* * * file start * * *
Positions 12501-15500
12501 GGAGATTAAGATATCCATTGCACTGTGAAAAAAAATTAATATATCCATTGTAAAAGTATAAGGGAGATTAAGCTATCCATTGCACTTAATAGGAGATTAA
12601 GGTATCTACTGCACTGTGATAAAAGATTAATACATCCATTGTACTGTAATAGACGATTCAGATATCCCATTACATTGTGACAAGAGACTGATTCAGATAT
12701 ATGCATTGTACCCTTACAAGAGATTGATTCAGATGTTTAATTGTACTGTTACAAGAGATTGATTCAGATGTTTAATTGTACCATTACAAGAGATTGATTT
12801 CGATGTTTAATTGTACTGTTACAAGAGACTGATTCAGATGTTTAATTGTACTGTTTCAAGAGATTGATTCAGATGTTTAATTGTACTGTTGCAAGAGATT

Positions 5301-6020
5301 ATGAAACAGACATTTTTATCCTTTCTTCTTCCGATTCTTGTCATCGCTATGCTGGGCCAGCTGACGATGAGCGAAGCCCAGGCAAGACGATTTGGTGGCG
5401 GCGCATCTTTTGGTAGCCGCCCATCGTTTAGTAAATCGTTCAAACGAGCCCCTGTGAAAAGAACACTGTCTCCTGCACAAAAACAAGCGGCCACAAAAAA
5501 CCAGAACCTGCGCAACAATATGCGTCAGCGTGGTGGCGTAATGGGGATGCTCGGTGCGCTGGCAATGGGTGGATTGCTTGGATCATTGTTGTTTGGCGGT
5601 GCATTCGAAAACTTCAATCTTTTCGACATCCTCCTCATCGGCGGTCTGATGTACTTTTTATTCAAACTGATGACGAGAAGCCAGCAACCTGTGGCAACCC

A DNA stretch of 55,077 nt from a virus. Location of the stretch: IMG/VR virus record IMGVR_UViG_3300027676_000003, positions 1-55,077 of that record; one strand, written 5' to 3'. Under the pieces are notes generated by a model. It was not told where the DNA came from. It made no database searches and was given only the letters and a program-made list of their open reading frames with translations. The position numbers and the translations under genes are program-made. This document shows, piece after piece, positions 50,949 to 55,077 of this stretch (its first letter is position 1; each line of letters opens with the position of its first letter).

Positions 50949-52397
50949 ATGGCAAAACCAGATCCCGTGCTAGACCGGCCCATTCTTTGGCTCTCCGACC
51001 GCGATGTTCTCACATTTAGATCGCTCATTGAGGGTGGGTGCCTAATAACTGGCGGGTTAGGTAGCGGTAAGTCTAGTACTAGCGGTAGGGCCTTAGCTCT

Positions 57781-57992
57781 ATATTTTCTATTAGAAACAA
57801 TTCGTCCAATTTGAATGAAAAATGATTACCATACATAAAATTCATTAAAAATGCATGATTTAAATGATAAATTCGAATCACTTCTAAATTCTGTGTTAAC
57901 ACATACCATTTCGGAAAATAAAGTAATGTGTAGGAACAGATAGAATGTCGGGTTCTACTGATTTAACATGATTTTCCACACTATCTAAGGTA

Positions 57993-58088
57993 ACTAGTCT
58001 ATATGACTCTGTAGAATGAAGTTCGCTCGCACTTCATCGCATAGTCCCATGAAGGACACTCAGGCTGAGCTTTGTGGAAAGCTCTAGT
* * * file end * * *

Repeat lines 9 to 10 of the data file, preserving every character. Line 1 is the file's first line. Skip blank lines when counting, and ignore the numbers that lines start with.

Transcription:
5501 CCAGAACCTGCGCAACAATATGCGTCAGCGTGGTGGCGTAATGGGGATGCTCGGTGCGCTGGCAATGGGTGGATTGCTTGGATCATTGTTGTTTGGCGGT
5601 GCATTCGAAAACTTCAATCTTTTCGACATCCTCCTCATCGGCGGTCTGATGTACTTTTTATTCAAACTGATGACGAGAAGCCAGCAACCTGTGGCAACCC